As for Blaney, his career has continued on par. He has won in four straight seasons.

This season, he led laps in the opening three races, then had a streak of leading laps in six straight races from the eighth race of the season until the 13th race. Shortly before the playoffs, Blaney had race-winning speed as he led laps in another six straight races. He entered the playoffs with a sixth-place finish in the regular-season finale at Daytona International Speedway.

The Round of 16 was unkind to Blaney. For the first time this season, he endured three straight races where he failed to finish on the lead lap.

For Blaney, this season will serve as a blip on his Cup Series resume. It won’t define his career as a disappointment. – Mark Kristl.

I Expected More

The first time I heard of Ryan Blaney, I was impressed. He was talking to Dave Moody on SiriusXM NASCAR Radio after announcing he was going to drive for Tommy Baldwin Racing in the NASCAR Xfinity Series. He sounded like an intelligent kid with some raw talent, but I didn’t expect him to get into Tommy Baldwin’s Xfinity Series car and turn heads immediately. In his first race with the organization, he went out and ran in the top 10 all night and finished seventh.

He lived up to the hype. It was no surprise that he caught the eye of Roger Penske and Wood Brothers Racing.

Blaney performed well in the No. 21 car. In his first full-time season in the Cup Series, he finished 20th in the standings. The next season, he won his first career race at Pocono Raceway, and he also finished ninth in the points standings. It was the highest points finish for a driver at Wood Brothers Racing since 1994.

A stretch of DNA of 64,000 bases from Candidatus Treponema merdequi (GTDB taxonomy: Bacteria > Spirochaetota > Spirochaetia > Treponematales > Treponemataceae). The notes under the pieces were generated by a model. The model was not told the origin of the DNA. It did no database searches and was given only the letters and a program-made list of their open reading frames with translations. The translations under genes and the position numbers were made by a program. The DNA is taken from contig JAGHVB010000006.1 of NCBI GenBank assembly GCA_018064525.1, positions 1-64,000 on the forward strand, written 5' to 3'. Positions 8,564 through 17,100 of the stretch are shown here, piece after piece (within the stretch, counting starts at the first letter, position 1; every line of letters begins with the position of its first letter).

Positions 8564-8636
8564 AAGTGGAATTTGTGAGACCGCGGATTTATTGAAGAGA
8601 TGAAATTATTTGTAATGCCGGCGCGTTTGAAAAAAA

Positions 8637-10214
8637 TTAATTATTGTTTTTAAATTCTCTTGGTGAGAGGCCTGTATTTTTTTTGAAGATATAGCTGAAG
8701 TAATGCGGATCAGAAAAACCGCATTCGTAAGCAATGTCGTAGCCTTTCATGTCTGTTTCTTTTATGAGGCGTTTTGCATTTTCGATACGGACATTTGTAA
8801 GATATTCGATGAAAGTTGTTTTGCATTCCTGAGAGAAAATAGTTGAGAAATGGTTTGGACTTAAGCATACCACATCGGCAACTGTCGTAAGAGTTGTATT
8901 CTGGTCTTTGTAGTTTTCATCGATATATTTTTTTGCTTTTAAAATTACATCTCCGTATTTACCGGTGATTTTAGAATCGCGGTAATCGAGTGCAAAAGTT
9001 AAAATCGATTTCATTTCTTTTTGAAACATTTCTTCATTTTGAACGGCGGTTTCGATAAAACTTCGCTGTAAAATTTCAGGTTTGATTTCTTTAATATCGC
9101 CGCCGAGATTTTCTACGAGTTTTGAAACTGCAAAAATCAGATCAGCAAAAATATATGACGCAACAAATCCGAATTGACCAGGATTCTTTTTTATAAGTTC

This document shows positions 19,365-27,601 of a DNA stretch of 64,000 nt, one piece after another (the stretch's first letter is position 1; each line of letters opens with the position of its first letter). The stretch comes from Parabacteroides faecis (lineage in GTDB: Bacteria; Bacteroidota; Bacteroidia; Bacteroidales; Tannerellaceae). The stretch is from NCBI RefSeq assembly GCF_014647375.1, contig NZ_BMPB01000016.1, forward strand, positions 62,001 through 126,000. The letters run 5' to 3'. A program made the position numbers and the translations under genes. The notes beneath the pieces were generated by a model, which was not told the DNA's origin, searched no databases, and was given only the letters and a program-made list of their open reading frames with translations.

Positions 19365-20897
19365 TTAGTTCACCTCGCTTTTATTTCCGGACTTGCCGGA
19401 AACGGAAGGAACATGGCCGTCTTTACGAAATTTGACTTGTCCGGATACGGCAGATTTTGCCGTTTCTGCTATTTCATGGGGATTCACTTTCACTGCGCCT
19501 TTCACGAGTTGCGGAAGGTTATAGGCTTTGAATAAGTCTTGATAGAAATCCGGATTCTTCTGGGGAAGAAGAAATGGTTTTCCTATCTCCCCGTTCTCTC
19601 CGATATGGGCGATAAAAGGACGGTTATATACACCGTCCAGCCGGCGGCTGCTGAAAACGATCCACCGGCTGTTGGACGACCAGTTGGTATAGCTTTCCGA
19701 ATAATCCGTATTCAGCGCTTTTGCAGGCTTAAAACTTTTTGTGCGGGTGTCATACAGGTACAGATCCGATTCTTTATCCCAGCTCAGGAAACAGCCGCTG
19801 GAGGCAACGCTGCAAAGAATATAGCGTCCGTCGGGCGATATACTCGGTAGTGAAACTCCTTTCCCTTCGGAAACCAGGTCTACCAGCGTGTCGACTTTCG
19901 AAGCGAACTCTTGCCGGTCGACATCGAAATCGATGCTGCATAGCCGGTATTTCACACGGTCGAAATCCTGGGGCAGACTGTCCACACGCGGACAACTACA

Shortly after his Pocono win, Team Penske announced that Blaney would be piloting its third car for the 2018 season. Many thought that was what Blaney needed to be a consistent winner and championship contender at the Cup level. He had impressed in everything he had been in. Why would he not do the same in the No. 12?

Since joining Team Penske though, things haven’t gone according to plan.  He has just three wins in 101 starts. Two of those wins came at Talladega and the other came at the debut of the Charlotte Motor Speedway ROVAL. Those three events were ones dictated as much by luck as by skill.

If you were to tell me that after the 2017 season Blaney would have just three wins in September 2020, I would have laughed. My expectations for him were extremely high, but the team hasn’t been consistent in finding victory lane, no matter how fast its cars.

It’s one thing to not win races when you don’t have the speed in the car to do it. It’s another to lose races when you have arguably the fastest racecar on the track and you can’t close the deal. The latter has been a major problem for Blaney, and he needs to find a way to correct it.

In the two previous seasons, a lot of folks pointed to his crew chief Jeremy Bullins as the reason for that. Bullins was a successful crew chief in the Xfinity Series but was not considered a top-end crew chief in the Cup garage. Team Penske made a change prior to the 2020 season, and Blaney was paired with former championship winning crew chief Todd Gordon. Gordon’s resume was much more impressive than Bullins; now, Blaney had no more excuses.